Feds on GMO Labeling: Don't Tell, Don't Ask

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If you were hoping there might be some change in the U.S. government's official position on genetically modified and genetically engineered (GM/GE) foods under the Obama administration, tough luck.

Last month there was the appointment of big-time GM/GE advocate (and former Monsanto lobbyist) Islam Siddiqui to Office of the United States Trade Representative as the country's chief agricultural negotiator . Now comes a position paper from the United States Department of Agriculture (USDA) and the Food and Drug Administration (FDA) that opposes labeling for genetically modified food. The U.S. claims that letting consumers know whether or not food contains GM/GE products is "false, misleading, or deceptive."

You read that correctly. In Obama Newspeak, telling the public the truth is false, misleading, or deceptive, while concealing facts is not. Incidentally, the language is identical to that used by previous administrations. How's that for change?

The policy prompted yowls of outrage form more than 80 organic, environmental, food-production, and public-health groups. They dispatched a letter earlier this week urging Michael Taylor, who is deputy commissioner for foods at the FDA, and Kathleen Merrigan, deputy secretary of agriculture, to reconsider (click here for a PDF). "We are concerned that the current U.S. position could potentially create serious problems for food processors in the U.S. who wish to indicate that their products contain no GE ingredients, including on organic food," the letter said.

The administration intends to argue its position at a meeting of the Codex Committee on Food Labeling, a United Nations body that sets labeling rules for food in international trade. Codex will be meeting from May 3 to May 7 in Quebec City. The government feels Codex should not "suggest or imply that GM/GE foods are in any way different from other foods."

"The agenda of the biotech industry is that if consumers don't know about it, they will eat it," said Patty Lovera, assistant director of Washington, D. C.-based Food and Water Watch. "Our government shouldn't be carrying the water for the biotech industry, a group that tries not to let the public know what it is doing."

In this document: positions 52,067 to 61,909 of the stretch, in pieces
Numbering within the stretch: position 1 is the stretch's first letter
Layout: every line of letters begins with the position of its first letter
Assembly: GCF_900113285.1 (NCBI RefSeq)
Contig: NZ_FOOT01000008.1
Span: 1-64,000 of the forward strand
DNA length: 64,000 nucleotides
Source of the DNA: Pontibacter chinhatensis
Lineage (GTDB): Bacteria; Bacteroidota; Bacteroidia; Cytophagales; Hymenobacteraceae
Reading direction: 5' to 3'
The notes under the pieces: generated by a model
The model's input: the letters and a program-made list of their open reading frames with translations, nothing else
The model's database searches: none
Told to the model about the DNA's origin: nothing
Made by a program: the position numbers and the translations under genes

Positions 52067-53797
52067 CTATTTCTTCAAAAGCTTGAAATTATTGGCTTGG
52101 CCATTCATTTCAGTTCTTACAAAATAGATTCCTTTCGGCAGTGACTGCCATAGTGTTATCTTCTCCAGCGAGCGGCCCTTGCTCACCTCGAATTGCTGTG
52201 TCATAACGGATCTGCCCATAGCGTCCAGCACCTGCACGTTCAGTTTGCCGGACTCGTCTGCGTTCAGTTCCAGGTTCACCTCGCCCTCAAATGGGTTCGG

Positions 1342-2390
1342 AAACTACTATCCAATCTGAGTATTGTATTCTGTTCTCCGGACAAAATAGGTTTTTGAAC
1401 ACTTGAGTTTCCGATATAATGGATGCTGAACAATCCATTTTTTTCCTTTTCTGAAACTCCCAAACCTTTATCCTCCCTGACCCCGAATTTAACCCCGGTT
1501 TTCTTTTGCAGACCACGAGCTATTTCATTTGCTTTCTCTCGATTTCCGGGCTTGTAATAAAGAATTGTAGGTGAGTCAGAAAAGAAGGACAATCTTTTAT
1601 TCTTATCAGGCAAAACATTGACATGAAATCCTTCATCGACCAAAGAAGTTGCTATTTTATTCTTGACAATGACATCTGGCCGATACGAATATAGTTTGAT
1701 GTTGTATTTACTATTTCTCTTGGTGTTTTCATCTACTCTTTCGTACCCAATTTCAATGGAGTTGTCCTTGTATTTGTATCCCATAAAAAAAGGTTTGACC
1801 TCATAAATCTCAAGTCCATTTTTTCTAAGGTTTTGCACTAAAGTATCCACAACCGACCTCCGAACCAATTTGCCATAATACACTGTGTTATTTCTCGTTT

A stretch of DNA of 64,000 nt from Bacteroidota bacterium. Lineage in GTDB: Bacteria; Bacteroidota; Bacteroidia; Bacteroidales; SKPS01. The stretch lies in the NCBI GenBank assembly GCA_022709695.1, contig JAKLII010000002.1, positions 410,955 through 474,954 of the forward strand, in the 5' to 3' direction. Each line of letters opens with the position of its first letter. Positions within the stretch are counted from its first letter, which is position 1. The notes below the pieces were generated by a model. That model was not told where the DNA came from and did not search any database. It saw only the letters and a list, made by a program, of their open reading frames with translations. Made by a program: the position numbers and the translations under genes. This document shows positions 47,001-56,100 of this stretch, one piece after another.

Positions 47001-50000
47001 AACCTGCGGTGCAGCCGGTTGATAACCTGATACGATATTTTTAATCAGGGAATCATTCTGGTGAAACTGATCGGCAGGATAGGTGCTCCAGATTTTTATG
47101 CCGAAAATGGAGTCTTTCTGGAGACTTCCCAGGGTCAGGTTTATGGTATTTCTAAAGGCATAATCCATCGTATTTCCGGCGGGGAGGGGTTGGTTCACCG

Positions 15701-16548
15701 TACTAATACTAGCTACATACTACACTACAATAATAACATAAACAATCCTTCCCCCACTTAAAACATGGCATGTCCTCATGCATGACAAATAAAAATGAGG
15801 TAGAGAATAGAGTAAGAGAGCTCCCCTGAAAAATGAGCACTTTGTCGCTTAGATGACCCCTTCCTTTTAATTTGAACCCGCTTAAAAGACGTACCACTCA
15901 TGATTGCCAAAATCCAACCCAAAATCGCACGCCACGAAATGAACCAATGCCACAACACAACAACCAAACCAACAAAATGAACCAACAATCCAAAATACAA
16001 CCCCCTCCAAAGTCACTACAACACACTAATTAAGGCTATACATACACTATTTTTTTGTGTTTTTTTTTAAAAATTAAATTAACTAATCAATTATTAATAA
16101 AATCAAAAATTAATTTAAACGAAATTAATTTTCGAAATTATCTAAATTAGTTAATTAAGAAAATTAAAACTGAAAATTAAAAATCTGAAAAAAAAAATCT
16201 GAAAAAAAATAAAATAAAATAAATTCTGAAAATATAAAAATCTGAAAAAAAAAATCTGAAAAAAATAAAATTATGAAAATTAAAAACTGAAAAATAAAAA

The new policy directly contradicts the USDA's current organic regulations, the groups point out in the letter. USDA organic rules prohibit modified seeds, and organic producers often label their products as being GM-free. "Such foods are clearly different," the letter states. "We are, in fact, concerned that that the current U.S. position appears to seek to establish a precedent at Codex that would make it difficult to label food as non-GM within the U.S."

Agribusiness would love nothing better.

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Barry Estabrook is a former contributing editor at Gourmet magazine. He is the author of the recently released Tomatoland, a book about industrial tomato agriculture. He blogs at politicsoftheplate.com. More

Barry Estabrook was formerly a contributing editor at Gourmet magazine. Stints working on a dairy farm and commercial fishing boat as a young man convinced him that writing about how food was produced was a lot easier than actually producing it. He is the author of the recently released Tomatoland, a book about industrial tomato agriculture. He lives on a 30-acre tract in Vermont, where he gardens and tends a dozen laying hens, and his work also appears at politicsoftheplate.com.
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